Also this problem is more related to work culture in America because we work all the darn time. We do not cultivate ourselves much out of our work identity which leads to such a feeling of loss when you no longer are going to work. We are terrible at realizing how short our time is on this planet and believe that the whole idea of, “If you don’t like the time requirements of the job then get another one.” Instead of a more practical, “This is my life, how do I fit this job into it.” Such a lack of flexibility in US work culture, but I do hope that millennials fix that. Everyone complains about how they don’t want to work. I feel they want to live and do some work, but our work culture isn’t set up that way, although most employers could make it that way if their profit margins were smaller.

Good luck to you on your journey.

 

Edited by KalipsoRed21

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llg has 42 years experience as a PhD, RN and specializes in Nursing Professional Development.

6 Followers; 13,213 Posts; 59,122 Profile Views

I've been lucky in that I have been able to decrease my work hours a bit in the last few years.   It has helped me to prepare for decreasing them even more in the future and would recommend it to a lot of people who are approaching retirement age.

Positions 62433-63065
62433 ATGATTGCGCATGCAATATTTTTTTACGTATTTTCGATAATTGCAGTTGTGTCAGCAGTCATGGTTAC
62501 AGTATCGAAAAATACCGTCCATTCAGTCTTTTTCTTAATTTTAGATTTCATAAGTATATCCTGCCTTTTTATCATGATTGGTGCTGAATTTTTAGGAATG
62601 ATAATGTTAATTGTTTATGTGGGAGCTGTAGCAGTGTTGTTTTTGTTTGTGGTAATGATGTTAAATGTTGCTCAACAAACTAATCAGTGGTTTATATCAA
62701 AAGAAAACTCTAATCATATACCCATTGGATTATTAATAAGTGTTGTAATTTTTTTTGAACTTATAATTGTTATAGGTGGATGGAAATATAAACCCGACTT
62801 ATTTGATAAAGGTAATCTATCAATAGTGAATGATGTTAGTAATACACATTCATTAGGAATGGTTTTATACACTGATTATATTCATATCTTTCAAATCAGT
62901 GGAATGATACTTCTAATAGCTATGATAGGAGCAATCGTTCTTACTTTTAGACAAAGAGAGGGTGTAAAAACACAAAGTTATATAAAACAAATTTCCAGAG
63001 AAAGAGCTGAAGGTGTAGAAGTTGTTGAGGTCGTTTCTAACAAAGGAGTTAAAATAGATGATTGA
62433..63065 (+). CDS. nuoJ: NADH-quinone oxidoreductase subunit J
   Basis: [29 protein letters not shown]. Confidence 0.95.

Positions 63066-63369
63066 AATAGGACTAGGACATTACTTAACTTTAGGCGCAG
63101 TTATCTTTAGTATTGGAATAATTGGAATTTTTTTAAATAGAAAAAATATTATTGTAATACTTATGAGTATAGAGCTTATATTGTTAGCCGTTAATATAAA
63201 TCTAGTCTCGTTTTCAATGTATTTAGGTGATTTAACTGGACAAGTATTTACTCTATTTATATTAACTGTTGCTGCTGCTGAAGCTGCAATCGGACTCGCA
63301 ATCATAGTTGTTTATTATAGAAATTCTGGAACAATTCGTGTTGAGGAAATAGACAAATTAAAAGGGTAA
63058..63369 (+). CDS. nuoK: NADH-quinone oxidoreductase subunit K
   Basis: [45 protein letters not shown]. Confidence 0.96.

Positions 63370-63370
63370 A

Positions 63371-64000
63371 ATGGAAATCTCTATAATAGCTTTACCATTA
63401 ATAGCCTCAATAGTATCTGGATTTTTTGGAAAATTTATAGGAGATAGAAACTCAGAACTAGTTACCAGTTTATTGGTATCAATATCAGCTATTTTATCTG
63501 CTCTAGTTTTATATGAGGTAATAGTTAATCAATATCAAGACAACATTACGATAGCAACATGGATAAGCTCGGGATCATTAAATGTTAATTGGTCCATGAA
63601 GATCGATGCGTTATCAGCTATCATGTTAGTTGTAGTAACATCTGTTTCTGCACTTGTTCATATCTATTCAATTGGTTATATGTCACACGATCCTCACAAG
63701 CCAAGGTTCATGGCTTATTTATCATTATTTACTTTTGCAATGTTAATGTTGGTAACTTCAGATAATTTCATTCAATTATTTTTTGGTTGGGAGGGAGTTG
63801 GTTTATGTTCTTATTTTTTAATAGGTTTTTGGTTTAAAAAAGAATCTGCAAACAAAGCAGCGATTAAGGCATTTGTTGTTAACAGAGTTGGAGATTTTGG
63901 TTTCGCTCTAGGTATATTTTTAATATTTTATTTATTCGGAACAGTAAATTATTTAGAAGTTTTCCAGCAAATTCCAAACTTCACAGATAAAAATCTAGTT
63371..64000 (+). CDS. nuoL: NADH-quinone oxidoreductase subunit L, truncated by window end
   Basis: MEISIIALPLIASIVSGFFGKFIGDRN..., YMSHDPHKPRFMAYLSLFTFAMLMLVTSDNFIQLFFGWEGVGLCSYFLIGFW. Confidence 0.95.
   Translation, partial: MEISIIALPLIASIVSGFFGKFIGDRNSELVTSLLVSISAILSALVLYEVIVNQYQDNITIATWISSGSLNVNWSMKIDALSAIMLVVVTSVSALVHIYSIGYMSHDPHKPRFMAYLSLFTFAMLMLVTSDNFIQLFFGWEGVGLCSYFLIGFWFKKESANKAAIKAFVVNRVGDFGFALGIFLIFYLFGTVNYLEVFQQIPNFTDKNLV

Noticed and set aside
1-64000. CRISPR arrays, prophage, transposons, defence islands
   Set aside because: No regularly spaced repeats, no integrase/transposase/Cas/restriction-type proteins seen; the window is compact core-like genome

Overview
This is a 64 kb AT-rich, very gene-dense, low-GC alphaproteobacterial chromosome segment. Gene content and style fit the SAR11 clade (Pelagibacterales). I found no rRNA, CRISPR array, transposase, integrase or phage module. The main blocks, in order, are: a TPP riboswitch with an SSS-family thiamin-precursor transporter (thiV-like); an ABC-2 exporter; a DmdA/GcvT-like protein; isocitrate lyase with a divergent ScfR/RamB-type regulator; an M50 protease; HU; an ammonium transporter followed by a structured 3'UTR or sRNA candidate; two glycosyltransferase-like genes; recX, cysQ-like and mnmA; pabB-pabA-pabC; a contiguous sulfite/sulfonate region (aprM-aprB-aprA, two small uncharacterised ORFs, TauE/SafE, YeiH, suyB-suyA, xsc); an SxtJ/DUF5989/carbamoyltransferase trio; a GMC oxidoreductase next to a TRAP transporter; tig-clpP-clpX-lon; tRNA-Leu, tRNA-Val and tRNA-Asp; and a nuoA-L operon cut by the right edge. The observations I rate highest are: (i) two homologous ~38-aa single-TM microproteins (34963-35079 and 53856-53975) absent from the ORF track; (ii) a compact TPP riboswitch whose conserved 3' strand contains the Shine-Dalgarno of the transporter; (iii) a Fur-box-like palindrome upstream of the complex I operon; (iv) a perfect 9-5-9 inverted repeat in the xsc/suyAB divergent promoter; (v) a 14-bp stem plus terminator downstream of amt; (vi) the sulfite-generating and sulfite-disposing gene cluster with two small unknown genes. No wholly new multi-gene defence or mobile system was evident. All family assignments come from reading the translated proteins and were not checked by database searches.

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by dij New Nurse

dij specializes in LTC, PSYCH, ALF, POST-ACUTE.

4 Posts; 22 Profile Views

I've been nursing 13 years and have worked so much that I am headed for a burnout.  The increasing amount of work that is placed on nurses today has been overwhelming.  I agree with most of the people who find themselves lost in their jobs and have no sense of who they really are.  I'm a nurse who strives to be thrown into different settings and enjoys mixing it up with different jobs.  Spent almost 20 years in the military but never find myself staying more than 2 years in a position lately.  It used to bother me but it is better for my health to not get stressed out in my job.  I would suggest working outside of your specialty and decreasing your hours.  Don't give any thoughts to listening to what others think about when you should retire.  The choice is yours.  Hopefully you can focus on yourself and not just finances. 

Your journey has been unique.

Be kind to yourself.    

Lots of luck in your decision.